IGM David Navara, Czech Republic (ELO 2697)

Photo by David Llada

IGM David Navara has for many years been the highest rated player in the Czech Republic, and, off and on, also in the world top 20.

Growing up, he won a number of youth titles and was coached by Czech chess legends such as Ludech Pachman and Vlastimil Jansa. He became a grandmaster in 2002, at 16.

David has won the Czech Championship ten times and has long been the first board anchor on the Czech national team. He also won the European Blitz Chess Championship in 2014 and has participated in the Tata Steel Chess Tournament on a number of occasions.

He participates in the TePe Sigeman Chess Tournament for the first time.

10 quick questions:
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1) How many years have you played chess professionally?
For ten years, since 2010, when I got my master degree in logic. I quit logic then, as my games witness. That said, I had become a semi-professional long before, becoming a grandmaster 2002.

2) At what age did you learn how to play chess?
I was about six years old when I learned how to play chess.

3) Who taught you how to play chess?
Myself, from a chess book for beginners. (My grandmother had shown me that book to divert me.)

4) What was your first big tournament success (tournament win or similar)?
In children’s competitions, my bronze medal U12 in Cannes, 1997. In adult competitions, reaching 7/9 on the 2nd board (with a performance of 2775, I guess) of the European Team Championship in León, 2001 was the big breakthrough and my best result until 2005.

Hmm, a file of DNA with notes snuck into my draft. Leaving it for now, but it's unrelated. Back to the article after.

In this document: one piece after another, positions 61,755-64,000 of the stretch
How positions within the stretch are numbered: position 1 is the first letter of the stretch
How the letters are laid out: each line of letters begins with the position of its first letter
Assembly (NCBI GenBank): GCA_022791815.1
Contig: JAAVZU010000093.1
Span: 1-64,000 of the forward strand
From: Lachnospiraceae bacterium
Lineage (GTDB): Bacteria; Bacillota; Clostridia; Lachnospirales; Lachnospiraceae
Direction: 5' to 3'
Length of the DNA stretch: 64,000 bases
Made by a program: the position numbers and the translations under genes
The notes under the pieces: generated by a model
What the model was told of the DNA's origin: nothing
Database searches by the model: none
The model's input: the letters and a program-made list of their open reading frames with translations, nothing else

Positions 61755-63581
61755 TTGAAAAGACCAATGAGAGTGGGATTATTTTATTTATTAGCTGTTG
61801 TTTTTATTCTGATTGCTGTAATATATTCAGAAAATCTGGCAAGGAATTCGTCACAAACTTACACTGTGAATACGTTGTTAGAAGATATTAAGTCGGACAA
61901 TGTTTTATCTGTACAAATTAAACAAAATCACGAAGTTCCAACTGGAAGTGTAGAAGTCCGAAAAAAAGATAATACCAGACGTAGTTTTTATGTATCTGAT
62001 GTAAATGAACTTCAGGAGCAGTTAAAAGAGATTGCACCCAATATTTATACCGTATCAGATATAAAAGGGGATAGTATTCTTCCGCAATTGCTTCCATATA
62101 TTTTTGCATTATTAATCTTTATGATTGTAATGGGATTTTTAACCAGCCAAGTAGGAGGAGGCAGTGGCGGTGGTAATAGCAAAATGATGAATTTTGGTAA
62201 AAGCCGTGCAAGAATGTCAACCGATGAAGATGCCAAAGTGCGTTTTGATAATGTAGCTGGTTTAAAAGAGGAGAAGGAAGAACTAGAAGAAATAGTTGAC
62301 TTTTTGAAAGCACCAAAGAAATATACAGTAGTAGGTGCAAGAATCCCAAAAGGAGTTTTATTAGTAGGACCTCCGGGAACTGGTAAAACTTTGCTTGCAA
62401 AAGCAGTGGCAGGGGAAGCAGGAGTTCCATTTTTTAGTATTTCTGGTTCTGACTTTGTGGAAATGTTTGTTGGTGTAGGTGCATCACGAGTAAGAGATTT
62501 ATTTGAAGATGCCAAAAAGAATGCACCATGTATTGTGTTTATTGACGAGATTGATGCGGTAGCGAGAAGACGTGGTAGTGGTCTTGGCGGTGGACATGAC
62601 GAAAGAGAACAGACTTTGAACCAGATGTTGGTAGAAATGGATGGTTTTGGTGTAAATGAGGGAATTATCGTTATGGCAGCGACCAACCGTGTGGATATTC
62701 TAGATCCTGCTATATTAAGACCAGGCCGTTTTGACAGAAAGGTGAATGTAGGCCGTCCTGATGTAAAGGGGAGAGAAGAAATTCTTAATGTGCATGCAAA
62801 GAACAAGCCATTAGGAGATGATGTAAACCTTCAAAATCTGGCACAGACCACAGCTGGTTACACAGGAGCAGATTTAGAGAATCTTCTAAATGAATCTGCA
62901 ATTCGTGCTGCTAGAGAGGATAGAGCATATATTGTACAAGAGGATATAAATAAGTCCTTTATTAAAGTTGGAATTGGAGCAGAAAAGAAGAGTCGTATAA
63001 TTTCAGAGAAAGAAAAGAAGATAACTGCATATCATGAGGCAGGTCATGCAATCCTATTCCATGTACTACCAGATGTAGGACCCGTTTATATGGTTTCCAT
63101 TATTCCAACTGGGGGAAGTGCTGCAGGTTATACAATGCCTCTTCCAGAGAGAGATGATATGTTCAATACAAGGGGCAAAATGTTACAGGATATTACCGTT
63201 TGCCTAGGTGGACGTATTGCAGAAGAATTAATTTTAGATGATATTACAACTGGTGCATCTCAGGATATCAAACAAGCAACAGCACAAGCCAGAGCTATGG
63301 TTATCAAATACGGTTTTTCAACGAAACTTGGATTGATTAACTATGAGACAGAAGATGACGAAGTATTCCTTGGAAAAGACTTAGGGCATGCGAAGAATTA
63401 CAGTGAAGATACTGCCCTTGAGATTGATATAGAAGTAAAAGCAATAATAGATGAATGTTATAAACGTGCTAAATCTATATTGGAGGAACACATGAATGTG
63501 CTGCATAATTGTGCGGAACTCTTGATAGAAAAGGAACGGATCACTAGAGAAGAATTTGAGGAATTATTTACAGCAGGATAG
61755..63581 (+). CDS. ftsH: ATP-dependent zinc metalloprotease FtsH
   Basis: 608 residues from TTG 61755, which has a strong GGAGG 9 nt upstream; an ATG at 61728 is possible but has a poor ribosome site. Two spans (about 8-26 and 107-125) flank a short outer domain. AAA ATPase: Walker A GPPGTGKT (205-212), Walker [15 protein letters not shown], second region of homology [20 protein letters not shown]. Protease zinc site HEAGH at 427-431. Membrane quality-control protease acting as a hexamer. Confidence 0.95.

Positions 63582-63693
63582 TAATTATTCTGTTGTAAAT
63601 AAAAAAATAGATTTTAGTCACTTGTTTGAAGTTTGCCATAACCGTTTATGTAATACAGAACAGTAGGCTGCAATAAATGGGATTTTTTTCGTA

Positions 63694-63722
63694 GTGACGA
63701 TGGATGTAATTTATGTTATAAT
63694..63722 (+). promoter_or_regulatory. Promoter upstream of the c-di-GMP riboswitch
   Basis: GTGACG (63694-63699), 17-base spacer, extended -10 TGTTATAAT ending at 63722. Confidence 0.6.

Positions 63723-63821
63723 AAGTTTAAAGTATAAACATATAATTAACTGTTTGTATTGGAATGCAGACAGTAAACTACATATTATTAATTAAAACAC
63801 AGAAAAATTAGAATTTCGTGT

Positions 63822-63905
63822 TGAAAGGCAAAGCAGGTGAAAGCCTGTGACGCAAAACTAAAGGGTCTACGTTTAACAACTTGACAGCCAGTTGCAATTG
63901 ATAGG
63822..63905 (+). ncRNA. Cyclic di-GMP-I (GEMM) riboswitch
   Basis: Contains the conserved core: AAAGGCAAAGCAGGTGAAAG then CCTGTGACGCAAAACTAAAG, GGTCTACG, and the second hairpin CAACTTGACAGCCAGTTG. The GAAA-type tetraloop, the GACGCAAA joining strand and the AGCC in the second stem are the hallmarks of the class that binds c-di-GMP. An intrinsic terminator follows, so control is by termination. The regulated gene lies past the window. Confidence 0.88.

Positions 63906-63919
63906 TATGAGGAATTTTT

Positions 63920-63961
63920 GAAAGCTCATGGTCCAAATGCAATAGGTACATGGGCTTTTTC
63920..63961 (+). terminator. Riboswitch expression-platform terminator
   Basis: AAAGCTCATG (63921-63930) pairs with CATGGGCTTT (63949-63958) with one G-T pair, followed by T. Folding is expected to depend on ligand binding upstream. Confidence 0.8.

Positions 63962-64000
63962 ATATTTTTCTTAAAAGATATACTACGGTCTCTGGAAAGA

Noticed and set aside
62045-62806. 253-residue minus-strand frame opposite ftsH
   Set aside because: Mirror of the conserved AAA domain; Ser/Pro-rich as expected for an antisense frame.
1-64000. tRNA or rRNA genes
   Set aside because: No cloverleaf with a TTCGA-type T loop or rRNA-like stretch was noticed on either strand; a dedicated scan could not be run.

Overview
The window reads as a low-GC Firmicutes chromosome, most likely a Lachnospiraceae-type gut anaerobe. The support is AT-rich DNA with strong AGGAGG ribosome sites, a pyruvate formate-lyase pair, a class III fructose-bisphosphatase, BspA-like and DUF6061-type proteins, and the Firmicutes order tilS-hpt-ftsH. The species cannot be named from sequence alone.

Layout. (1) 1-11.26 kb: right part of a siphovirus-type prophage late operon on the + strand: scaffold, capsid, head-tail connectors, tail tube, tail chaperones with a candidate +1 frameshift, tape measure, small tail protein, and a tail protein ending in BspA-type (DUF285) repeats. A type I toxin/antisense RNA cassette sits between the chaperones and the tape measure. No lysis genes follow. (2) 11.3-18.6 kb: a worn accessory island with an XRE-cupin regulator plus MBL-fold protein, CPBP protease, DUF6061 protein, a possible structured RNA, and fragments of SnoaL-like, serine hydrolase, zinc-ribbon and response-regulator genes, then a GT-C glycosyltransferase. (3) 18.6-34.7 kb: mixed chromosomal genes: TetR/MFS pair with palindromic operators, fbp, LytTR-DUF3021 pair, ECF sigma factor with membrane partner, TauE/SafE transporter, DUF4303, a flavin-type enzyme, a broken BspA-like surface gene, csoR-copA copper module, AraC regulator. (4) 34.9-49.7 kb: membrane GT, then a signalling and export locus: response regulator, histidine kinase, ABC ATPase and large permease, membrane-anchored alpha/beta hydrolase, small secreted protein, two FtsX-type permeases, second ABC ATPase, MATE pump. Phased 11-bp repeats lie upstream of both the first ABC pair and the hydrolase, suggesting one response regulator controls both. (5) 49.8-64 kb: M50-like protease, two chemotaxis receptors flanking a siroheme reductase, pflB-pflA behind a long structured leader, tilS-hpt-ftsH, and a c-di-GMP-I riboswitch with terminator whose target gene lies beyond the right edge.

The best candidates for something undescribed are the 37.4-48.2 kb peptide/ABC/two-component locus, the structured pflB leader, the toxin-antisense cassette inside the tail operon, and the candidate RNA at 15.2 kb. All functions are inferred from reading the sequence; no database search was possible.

5) Do you sometimes also participate in other sports/games? If so, which and at what level?
No.

6) Do you have any family members or relatives that also play chess? If so, who and at what level?
My grandfather was a decent amateur player. Given that he was aged exactly 64 when I was born, I don’t know how did he play at his best. I would guess something around 1700.

7) What would you be doing today, if you did not play chess professionally?
It would be nice to be a scientist.

8) What is your main strength as a chess player?
Perhaps versatility? Or a feel for dynamics?

9) Do you have any superstitions when you sit down at the chess board before a tournament game?
Perhaps versatility? Or a feel for dynamics?

10) What do you hope to achieve in the 2021 TePe Sigeman & Co Chess Tournament?
Play good and interesting games, leave a good impression both at the board and outside it and hopefully also finish well.